Now add the factor of tools needed to do this job. Most technicians have to buy their own tools that cost thousands of dollars with no reimbursement. A few years ago, we could at least get a tax break, but Trump's recent tax reform removed that ability. We are now 100% responsible for our own tools. Personally, I have around $ 80,000 worth of tools. There are not many jobs that work for a company where an employee is responsible for such a large expense to do a job "for the company".

For these reasons, I think being a Ford dealer technician is highly overrated and I am sure many other manufacturer technicians feel the same way. I could say much more but I could write a book on this topic.

One last

Fact: Ford eliminated work operations on basically all directed repairs by an average of 50% in 2017.
Fact: Ford corporate employees enjoyed an average $ 9,000 bonus the same year.

Apparently, Ford does not consider "skinning" us to pay for the theft of defective parts (a 58% reduction in time in some cases).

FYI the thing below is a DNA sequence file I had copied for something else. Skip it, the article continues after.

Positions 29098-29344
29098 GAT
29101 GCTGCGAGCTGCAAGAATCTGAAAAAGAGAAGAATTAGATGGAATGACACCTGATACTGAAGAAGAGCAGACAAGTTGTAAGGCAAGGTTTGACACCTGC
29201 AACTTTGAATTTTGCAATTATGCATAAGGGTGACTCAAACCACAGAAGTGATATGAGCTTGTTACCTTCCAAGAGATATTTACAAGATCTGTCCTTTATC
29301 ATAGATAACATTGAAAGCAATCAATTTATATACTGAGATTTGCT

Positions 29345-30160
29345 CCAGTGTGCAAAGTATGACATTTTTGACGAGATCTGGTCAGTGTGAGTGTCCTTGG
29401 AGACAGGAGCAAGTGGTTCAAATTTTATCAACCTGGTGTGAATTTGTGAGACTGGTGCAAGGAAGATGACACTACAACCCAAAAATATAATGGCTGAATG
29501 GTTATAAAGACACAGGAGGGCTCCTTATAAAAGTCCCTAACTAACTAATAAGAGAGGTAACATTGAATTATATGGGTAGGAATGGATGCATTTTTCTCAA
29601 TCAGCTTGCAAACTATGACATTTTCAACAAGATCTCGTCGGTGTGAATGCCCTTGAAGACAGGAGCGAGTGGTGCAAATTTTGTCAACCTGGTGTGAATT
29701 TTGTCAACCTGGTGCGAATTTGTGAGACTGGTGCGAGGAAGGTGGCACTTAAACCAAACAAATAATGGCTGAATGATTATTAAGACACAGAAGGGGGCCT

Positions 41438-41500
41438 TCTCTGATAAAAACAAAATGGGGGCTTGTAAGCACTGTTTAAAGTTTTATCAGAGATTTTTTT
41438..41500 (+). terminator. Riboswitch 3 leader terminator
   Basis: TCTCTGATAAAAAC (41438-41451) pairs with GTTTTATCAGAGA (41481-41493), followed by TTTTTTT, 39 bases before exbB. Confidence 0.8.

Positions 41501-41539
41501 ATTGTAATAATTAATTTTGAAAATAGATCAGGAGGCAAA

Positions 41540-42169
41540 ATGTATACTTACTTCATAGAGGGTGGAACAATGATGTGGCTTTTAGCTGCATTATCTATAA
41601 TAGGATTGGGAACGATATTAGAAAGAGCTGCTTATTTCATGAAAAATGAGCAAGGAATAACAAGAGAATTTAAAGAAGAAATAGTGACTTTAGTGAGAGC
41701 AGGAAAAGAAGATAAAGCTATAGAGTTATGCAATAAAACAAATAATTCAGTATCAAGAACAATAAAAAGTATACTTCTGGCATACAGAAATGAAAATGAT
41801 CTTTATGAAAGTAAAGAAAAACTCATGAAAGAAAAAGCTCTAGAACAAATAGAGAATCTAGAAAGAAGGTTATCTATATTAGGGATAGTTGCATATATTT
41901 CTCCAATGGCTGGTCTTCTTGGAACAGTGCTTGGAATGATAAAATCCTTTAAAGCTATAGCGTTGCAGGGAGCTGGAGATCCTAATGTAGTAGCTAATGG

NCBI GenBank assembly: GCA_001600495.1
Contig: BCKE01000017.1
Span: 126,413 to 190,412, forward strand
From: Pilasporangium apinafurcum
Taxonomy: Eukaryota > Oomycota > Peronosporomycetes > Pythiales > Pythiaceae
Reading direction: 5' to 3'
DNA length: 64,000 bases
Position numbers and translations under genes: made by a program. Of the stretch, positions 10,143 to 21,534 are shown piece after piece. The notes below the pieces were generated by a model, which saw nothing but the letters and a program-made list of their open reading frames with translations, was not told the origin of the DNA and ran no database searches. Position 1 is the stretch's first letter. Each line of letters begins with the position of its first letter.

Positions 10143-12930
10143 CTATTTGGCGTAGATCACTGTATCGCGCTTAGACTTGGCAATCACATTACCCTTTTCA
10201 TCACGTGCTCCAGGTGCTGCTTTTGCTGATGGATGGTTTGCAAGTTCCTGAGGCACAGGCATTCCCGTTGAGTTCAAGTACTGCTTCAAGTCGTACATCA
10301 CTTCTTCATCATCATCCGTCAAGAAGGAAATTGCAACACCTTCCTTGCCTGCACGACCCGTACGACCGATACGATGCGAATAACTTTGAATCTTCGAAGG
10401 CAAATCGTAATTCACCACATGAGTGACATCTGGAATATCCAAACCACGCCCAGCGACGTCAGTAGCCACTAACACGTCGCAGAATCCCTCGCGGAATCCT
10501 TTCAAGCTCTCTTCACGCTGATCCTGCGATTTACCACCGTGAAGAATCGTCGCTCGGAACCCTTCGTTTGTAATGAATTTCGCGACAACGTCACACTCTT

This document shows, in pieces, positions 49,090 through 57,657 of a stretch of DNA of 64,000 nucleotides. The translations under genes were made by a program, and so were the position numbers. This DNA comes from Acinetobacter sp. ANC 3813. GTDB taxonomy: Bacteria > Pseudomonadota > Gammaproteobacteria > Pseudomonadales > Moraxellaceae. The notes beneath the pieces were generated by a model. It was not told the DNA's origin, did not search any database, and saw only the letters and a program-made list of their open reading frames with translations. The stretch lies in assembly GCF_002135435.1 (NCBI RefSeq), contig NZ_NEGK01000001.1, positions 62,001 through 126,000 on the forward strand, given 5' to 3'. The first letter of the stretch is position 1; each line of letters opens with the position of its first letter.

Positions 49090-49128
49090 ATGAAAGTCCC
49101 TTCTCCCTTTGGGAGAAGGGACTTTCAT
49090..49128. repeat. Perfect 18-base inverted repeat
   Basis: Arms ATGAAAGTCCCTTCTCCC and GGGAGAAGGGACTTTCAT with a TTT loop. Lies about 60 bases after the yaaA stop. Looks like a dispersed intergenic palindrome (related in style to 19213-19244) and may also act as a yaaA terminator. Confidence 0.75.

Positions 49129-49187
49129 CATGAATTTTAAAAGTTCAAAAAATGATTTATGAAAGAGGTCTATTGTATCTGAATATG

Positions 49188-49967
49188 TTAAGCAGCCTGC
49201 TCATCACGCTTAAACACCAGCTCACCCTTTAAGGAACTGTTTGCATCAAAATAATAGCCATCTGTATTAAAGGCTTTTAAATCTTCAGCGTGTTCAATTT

Apparently our perspective, which is that they took 45-58% of our payment from us for some things, and then received an average $ 9K bonus for their efforts at the same time, is not theft to them, although it sure feels like if they had stolen from my pocket to line theirs!

Doing the toughest jobs in places like the military to show that you can do it too. Most of the time you can, but many don't want to. In the army I did 88L or a ship mechanic. I was excited. It was a less hard job than the one I had before, especially in terms of discipline. They didn't force us to do hundreds of physical therapy tests, we got money for meals instead of the dining room, and we had decent hours. Most of the guys only cared about fixing and maintaining the equipment. It was quite fascinating for them. They didn't care much about me.

I walked around the boat and cleaned the bilge, greased monkey. I had

Keep reading

Doing the toughest jobs in places like the military to show that you can do it too. Most of the time you can, but many don't want to. In the army I did 88L or a ship mechanic. I was excited. It was a less hard job than the one I had before, especially in terms of discipline. They didn't force us to do hundreds of physical therapy tests, we got money for meals instead of the dining room, and we had decent hours. Most of the guys only cared about fixing and maintaining the equipment. It was quite fascinating for them. They didn't care much about me.